Oil prices were pressured by concerns of a weakening global economy

Recap: Oil prices traded in a volatile fashion on Thursday, supported by production cuts from within and outside of OPEC, but also pressured by concerns of a weakening global economy. After bottoming out at $45.35 in early morning trading, February WTI clawed its way back to the upside, reaching a session high of $47.49, a gain of 2 percent over Wednesday’s settlement. Upside potential was dimmed by a weak U.S. equities market, which pushed prices back below unchanged, only to have them reverse course back to the plus side. February WTI settled at $47.09 a barrel, up 55 cents, or 1.18% and March Brent settling at $55.95, up $1.04, up 1.89%. February RBOB settled at $1.35 a gallon, up 1.8%, while February heating oil added 2.4% to $1.742 a gallon.

Technical Analysis: After bouncing around in what was an inside trading session, WTI held above $45.19, the current 10-day moving average, settling above it for the fourth straight session. There is a possible rounded bottom forming on a daily spot continuation chart. The breakout point of this formation is $54.76. Should spot WTI break above this level, and hold above it on a retest, we should see follow through buying with a projected upside target of $77.18. Resistance prior to this level is set at $50.00 and $52.15. Support is set at $44.35 and below that at $42.50.

Fundamental News: Genscape reported that crude stocks held in Cushing, Oklahoma in the week ending Friday, December 28th increased by 875,272 barrels on the week and by 440,868 barrels from Tuesday, December 25th to 44,274,738 barrels. 

Bloomberg reported that crude stocks held in Cushing, Oklahoma increased by 1.2 million barrels to 42.5 million barrels in the week ending December 28th. 

According to GasBuddy’s Price Fuel Outlook, the projected $2.70/gallon pump price for 2019 is 3 cents lower than 2018 levels, although this year’s high could reach $3 as soon as May and surpass $4 in some cities. 

Libya’s oil exports have been suspended as bad weather conditions forced the country to shut all of its export terminals.  A local shipping agent said adverse weather conditions began to impact loadings from Libyan ports in the afternoon of December 31st.  Separately, Libya’s National Oil Corp said that the closed Sharara oilfield is expected to lose up to 11,000 bpd when production restarts due to damage to the facility.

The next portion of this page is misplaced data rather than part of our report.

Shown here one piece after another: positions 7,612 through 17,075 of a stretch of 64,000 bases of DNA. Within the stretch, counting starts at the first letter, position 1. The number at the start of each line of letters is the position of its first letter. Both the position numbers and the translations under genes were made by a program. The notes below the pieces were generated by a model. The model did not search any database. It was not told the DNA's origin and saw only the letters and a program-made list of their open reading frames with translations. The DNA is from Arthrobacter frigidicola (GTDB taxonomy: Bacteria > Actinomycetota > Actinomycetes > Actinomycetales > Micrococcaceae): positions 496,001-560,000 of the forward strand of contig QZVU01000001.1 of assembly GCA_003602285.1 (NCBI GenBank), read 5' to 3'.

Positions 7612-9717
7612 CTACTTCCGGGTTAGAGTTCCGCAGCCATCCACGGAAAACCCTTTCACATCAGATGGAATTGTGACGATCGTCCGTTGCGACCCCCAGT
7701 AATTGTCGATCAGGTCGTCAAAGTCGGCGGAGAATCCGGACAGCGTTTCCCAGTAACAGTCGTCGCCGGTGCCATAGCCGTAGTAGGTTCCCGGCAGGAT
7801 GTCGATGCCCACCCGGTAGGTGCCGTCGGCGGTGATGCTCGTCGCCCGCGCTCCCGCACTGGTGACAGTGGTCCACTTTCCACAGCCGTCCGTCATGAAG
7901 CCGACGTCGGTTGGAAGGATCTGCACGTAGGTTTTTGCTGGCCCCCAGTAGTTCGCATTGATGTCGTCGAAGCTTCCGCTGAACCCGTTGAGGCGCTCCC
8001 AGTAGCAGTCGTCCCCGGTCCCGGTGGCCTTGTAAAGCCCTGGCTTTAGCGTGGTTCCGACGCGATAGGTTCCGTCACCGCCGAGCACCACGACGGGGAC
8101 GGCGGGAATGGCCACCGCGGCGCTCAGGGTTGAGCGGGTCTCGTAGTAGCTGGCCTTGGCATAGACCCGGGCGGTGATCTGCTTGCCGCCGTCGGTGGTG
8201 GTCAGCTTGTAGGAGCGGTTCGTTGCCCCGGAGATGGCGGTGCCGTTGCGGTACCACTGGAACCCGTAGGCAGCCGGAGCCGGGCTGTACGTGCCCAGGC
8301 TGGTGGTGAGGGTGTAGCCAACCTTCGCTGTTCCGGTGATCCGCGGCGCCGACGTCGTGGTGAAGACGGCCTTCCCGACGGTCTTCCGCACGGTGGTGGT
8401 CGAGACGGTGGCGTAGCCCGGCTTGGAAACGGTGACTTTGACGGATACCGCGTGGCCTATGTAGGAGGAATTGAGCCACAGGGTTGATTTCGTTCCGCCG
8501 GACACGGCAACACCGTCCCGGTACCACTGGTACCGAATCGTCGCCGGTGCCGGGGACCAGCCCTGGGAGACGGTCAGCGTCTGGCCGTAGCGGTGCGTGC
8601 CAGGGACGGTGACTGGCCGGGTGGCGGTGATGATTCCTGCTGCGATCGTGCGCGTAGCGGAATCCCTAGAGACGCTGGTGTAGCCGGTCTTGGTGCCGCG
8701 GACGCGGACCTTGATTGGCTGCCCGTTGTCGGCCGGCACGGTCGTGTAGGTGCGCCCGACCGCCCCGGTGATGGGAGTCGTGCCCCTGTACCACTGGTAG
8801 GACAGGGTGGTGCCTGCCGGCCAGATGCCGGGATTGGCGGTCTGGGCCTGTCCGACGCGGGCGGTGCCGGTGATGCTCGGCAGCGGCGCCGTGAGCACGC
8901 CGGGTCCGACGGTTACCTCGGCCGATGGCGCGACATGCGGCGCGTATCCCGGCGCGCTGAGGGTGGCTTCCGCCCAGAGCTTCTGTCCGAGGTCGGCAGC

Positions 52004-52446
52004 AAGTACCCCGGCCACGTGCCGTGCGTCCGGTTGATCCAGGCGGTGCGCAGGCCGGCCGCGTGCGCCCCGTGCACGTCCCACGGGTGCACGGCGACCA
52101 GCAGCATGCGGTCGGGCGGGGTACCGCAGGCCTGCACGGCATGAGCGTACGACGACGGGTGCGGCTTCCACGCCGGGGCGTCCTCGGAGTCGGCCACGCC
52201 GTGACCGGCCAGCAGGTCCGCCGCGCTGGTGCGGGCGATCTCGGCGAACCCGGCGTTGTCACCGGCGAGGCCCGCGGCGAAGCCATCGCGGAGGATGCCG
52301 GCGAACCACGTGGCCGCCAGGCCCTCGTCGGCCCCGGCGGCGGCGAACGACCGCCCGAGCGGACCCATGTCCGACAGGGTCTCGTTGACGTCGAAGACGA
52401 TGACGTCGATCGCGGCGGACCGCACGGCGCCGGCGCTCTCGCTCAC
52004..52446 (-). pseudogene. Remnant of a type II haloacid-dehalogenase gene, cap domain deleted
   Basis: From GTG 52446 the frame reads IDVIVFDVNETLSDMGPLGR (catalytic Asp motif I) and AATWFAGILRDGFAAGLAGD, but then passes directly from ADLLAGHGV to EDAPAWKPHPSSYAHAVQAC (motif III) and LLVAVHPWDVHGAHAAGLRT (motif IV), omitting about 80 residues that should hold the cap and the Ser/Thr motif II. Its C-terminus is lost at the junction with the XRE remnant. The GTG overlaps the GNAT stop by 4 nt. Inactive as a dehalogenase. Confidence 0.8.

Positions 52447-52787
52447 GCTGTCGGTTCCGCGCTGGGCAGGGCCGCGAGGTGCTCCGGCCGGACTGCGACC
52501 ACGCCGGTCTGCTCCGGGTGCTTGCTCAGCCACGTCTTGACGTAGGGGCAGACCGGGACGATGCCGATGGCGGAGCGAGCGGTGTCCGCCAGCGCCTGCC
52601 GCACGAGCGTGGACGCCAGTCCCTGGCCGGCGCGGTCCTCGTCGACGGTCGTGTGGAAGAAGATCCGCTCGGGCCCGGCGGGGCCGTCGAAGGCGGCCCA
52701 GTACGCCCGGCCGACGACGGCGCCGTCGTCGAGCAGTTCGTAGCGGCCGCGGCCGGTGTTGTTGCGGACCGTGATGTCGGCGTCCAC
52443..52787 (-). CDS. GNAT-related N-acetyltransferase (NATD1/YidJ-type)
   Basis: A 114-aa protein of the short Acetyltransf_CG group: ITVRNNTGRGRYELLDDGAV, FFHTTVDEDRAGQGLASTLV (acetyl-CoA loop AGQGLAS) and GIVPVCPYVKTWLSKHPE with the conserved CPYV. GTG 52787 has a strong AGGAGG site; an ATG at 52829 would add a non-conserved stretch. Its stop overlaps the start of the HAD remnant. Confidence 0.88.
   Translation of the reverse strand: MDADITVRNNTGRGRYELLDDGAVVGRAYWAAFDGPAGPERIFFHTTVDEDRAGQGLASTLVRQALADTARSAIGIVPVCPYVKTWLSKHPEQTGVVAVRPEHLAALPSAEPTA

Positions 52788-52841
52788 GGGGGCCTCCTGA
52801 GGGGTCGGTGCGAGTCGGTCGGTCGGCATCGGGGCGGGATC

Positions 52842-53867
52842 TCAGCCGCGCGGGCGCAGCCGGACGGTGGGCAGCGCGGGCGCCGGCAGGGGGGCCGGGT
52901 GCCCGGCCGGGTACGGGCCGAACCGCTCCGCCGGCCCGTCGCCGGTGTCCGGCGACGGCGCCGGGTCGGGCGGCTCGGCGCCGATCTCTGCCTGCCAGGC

Kuwait’s Port Authority resumed port operations at the Shuwaikh, Doha and Shuaiba ports after temporarily halting them earlier due to bad weather. 

A Reuters survey found that OPEC’s oil supply fell in December by the largest amount in almost two years.  OPEC produced 32.68 million bpd in December, down 460,000 bpd from November and the largest monthly decline since January 2017.  The largest decline in OPEC supply in December came from Saudi Arabia and amounted to 400,000 bpd. 

According to JBC Energy, OPEC’s oil output fell by 825,000 bpd in December, led by a 400,000 bpd decline from Saudi Arabia and will be followed by another 870,000 bpd decline in January.  JBC sees a 30,000 bpd fall in Venezuela’s oil output in December. 

According to Refinitiv Eikon and market intelligence firm Kpler, OPEC crude cargoes leaving for the US in December fell to the lowest level in at least five years.  Oil cargoes departing from OPEC nations to the US fell to 1.63 million bpd in December, down from 1.8 million bpd in November and 1.78 million bpd in October.  Vessels carried about 534,000 bpd from Saudi Arabia to the US, down from 632,000 bpd in November.  OPEC produced 32.68 million bpd in December, down 460,000 bpd on the month. 

Early Market Call – as of 8:15 AM EDT

WTI – Feb $47.69, up 59 cents

RBOB – Jan $1.3616, up 1.32 cents

HO – Jan $1.7656, up 2.29 cents

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